2. such as power outlets and light fittings should be flush with the wall or ceiling surfaces and sealed to prevent entrainment of unclean air. 6.3.1 All fittings.3 Clean room fittings and surfaces 6.3. or whenever new lamps are fitted. HEALTH SCIENCES AUTHORITY – HEALTH PRODUCTS REGULATION GROUP Page 6 of 15 GUIDE-MQA-004-007 .6 Ultraviolet lamps may be fitted within pass-through cabinets only.3.4 6.2. Where there is more than one parallel tube. 6. Each operator should be trained and certified in gowning procedures with training records maintained.2. Records should be kept of the sterilisation or sanitisation of the garments.1 The sterility test operator should change into sterile clean room garments consisting of a one-piece coverall suit.2.3.2 6. overshoes. 6.2. they should be shielded from each other and checked at least annually for performance. storage cabinets and trolleys should be designed to facilitate cleaning and be suitable for use in a clean room environment. 6. Protective garments should be changed for each work session or at least once a day if justified from the results of microbiological monitoring and validation studies. head cover. or their design should facilitate disinfection.3 6.5 There should be no extraneous equipment within the clean room environment. 6.2. beard cover (if applicable).3.3 If supplied. The use of sanitised garments may be acceptable if the process has been validated and their use is not routinely used to justify the performance of repeat sterility tests.2 The joints between ceiling/walls/floor should be coved to facilitate cleaning. Surfaces should be smooth and impervious to the cleaning agents used.3. 6. This record may be in the form of a certification from an external supplier of sterile clean room garments provided that they have been approved by the sterility testing laboratory.STERILITY TESTING DECEMBER 2008 6.4 Chairs.2. intercom or communication systems should be designed to allow hands-free use.2. gloves and mask.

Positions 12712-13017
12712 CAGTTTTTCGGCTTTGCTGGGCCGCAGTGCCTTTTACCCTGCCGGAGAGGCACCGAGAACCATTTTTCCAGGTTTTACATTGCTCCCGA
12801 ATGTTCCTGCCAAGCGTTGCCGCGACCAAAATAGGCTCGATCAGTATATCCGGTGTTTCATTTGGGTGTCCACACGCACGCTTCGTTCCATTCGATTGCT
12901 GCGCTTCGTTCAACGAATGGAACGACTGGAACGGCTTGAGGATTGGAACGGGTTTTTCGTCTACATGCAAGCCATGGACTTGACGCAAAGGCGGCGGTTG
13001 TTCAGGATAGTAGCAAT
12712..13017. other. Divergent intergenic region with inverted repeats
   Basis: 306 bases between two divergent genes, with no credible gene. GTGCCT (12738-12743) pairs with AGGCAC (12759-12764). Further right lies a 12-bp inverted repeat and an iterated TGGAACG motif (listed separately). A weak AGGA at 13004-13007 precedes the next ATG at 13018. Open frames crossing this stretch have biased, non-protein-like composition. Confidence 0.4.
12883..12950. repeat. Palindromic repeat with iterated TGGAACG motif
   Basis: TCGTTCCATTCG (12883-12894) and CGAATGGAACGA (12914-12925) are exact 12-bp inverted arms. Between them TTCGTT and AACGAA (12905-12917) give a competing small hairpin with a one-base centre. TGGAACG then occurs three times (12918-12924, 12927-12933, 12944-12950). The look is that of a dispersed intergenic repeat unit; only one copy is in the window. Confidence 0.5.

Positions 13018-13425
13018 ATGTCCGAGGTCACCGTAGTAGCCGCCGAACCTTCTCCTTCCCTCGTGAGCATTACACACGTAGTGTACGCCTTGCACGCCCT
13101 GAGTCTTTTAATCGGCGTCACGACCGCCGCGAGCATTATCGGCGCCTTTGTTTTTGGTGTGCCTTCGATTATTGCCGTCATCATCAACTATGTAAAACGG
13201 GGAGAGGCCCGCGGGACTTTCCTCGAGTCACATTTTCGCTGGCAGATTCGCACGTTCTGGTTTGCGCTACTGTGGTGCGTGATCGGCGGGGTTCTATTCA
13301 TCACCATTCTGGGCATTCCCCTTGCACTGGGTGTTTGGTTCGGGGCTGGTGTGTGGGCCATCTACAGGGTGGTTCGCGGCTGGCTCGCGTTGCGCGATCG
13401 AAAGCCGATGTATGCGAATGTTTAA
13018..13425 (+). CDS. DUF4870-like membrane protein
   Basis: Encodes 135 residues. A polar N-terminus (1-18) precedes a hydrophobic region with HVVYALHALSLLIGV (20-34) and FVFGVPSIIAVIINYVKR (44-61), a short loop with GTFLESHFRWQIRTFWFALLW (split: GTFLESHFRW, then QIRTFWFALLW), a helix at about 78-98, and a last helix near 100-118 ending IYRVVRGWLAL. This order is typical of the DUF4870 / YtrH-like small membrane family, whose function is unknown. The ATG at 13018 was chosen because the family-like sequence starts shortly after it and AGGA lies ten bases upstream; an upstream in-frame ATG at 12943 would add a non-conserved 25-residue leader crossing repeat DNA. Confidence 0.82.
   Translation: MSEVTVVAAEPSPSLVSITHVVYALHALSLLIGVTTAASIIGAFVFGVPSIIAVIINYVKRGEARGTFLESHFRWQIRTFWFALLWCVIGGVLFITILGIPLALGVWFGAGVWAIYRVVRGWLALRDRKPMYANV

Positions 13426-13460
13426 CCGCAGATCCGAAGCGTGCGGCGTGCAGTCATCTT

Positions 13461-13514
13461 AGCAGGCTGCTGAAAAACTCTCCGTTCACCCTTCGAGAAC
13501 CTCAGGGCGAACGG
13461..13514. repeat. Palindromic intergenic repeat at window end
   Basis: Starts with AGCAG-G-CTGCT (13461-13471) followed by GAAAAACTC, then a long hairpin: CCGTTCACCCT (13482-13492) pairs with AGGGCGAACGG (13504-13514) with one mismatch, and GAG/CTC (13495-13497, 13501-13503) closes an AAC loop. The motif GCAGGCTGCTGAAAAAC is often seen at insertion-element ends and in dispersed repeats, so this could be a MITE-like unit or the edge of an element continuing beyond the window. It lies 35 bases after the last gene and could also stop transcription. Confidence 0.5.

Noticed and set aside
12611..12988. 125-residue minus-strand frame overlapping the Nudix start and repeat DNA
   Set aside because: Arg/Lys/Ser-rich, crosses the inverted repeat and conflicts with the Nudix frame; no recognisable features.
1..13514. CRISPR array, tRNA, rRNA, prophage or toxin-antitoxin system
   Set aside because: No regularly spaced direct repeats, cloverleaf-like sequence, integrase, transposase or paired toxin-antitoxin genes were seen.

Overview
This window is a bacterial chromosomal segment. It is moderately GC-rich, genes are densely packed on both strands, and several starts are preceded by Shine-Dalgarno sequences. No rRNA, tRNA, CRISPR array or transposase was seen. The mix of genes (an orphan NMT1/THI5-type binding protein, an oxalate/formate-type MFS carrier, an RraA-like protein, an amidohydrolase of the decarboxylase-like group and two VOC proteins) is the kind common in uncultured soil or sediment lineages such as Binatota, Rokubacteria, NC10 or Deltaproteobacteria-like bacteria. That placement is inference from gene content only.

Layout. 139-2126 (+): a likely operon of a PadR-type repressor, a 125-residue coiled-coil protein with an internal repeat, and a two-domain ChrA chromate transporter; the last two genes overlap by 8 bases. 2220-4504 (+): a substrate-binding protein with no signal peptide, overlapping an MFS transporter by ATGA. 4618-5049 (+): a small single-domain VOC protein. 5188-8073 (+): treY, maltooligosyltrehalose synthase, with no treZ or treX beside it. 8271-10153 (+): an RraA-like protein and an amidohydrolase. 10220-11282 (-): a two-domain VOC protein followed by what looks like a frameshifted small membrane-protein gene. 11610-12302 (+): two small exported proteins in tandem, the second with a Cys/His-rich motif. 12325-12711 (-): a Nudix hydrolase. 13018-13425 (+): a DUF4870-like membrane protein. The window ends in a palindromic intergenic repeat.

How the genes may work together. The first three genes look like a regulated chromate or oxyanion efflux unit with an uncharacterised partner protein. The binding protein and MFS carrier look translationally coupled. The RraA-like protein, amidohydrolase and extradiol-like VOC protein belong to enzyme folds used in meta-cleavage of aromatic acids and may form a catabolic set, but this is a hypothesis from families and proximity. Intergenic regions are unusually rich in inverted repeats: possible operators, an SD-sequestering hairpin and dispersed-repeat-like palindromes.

and frequency of all types of microbiological environmental monitoring should be specified in written procedures.settle (exposure) plates. all cleaning. Cleaning and disinfecting agents should be purchased to agreed and documented specifications. Records should be retained in respect of routine preparation of cleaning and disinfecting agents. disinfectants should be free of microbiological contamination.3 7. Prior to implementation. . SANITISATION AND DISINFECTION 7. . If an isolator is used. and periodic cleaning. Location maps.surface contact (RODAC) plates. ENVIRONMENTAL MONITORING 8. sanitising and disinfecting procedures should be validated from a microbiological perspective with respect to minimum disinfectant contact times and efficacy. such as: .STERILITY TESTING DECEMBER 2008 7. swabs or flexible films. weekly. The media used for each type of monitoring should be specified and the recovery of micro-organisms on the chosen media should be validated. Disinfection of surfaces and sample containers should be carried out in such a way as to avoid adventitious contamination of the samples by the chemical agent. exposure duration.operators' gloved hand plates.3 8. sanitisation.2 7. Suitable inactivators of disinfectants and Page 7 of 15 GUIDE-MQA-004-007 8.1 Environmental microbiological monitoring should include a combination of air and surface sampling methods. 7. . and validation of their efficacy. Surfaces and operators' gloved hands should be disinfected regularly during the test session. directions for their use.4 7. Therefore.2 8.active air sampling. There should be protocols to cover all daily. the method of disinfection or sterilisation should be specified.5 8. preferably with a sporicidal agent. Environmental monitoring should be performed under operational (dynamic) conditions either within the isolator or in the laminar airflow and associated background areas.4 HEALTH SCIENCES AUTHORITY – HEALTH PRODUCTS REGULATION GROUP . which may be achieved through aseptic filtration or use of a productcompatible terminal sterilisation method.1 Outer surfaces of samples and equipment entering the testing suite should be disinfected. disinfection and fumigation procedures used in the testing environment. CLEANING.